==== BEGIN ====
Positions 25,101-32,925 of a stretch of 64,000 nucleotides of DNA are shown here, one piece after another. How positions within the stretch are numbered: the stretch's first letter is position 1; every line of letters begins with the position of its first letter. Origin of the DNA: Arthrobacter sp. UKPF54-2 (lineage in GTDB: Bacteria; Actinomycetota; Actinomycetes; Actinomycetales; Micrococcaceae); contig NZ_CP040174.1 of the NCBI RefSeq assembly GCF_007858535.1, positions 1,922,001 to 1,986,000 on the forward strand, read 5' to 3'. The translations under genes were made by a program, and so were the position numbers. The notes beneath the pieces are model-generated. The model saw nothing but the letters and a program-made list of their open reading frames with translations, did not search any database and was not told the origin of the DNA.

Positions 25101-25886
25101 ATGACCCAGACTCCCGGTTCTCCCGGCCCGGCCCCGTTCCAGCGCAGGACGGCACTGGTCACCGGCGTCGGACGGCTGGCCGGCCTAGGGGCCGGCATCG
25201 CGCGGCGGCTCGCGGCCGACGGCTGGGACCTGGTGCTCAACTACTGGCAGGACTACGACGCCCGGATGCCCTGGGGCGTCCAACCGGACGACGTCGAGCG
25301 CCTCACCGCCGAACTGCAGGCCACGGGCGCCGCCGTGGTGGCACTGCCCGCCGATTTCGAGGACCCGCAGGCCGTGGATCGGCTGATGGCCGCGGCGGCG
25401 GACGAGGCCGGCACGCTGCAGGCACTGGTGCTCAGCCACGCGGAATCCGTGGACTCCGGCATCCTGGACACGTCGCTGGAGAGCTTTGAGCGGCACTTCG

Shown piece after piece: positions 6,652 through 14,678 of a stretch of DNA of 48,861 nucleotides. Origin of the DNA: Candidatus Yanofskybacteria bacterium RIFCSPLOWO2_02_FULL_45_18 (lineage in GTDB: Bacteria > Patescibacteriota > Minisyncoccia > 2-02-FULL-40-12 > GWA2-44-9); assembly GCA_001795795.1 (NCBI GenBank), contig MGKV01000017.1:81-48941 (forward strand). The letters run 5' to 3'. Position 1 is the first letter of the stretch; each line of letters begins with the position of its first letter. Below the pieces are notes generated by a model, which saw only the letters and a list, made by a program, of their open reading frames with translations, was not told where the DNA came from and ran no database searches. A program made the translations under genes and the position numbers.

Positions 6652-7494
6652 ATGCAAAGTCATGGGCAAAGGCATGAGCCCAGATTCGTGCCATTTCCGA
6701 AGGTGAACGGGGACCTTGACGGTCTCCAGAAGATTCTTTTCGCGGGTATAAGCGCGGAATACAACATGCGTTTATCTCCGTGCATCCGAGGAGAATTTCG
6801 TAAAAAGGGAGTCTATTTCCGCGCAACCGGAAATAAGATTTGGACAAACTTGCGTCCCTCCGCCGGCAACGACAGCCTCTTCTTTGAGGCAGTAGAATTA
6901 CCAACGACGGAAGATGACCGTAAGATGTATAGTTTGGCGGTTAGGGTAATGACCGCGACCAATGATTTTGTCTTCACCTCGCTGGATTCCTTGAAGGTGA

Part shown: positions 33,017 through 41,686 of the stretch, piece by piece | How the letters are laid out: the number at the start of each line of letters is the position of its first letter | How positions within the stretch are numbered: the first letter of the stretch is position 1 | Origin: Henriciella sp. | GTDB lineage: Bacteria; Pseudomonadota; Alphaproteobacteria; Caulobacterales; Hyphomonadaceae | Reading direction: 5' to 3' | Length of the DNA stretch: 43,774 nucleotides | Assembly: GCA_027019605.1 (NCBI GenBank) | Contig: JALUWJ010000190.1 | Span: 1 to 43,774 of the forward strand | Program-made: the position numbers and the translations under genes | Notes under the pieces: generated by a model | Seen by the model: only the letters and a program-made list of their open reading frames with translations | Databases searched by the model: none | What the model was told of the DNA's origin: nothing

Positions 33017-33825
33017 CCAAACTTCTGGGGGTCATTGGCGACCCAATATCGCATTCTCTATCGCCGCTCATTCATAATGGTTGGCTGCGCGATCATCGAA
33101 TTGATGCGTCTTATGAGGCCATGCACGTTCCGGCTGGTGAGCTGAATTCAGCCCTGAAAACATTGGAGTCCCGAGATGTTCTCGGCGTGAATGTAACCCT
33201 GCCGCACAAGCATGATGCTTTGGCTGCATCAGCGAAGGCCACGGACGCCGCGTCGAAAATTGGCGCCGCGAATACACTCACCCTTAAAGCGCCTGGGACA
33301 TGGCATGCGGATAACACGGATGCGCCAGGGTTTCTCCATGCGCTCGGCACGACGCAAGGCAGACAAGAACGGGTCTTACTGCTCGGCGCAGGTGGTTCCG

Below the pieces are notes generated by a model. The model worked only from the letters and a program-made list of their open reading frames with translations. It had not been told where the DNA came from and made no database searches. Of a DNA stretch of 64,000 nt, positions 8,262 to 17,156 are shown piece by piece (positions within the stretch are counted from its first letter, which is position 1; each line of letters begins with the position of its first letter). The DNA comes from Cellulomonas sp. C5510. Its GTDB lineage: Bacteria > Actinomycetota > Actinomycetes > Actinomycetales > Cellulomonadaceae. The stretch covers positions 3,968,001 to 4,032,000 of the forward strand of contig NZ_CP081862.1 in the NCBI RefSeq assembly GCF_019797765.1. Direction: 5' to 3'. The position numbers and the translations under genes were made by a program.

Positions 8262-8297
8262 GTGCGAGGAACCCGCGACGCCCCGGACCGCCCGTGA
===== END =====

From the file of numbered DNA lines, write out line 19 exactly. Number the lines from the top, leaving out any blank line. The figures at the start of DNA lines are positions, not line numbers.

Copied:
Below the pieces are notes generated by a model. The model worked only from the letters and a program-made list of their open reading frames with translations. It had not been told where the DNA came from and made no database searches. Of a DNA stretch of 64,000 nt, positions 8,262 to 17,156 are shown piece by piece (positions within the stretch are counted from its first letter, which is position 1; each line of letters begins with the position of its first letter). The DNA comes from Cellulomonas sp. C5510. Its GTDB lineage: Bacteria > Actinomycetota > Actinomycetes > Actinomycetales > Cellulomonadaceae. The stretch covers positions 3,968,001 to 4,032,000 of the forward strand of contig NZ_CP081862.1 in the NCBI RefSeq assembly GCF_019797765.1. Direction: 5' to 3'. The position numbers and the translations under genes were made by a program.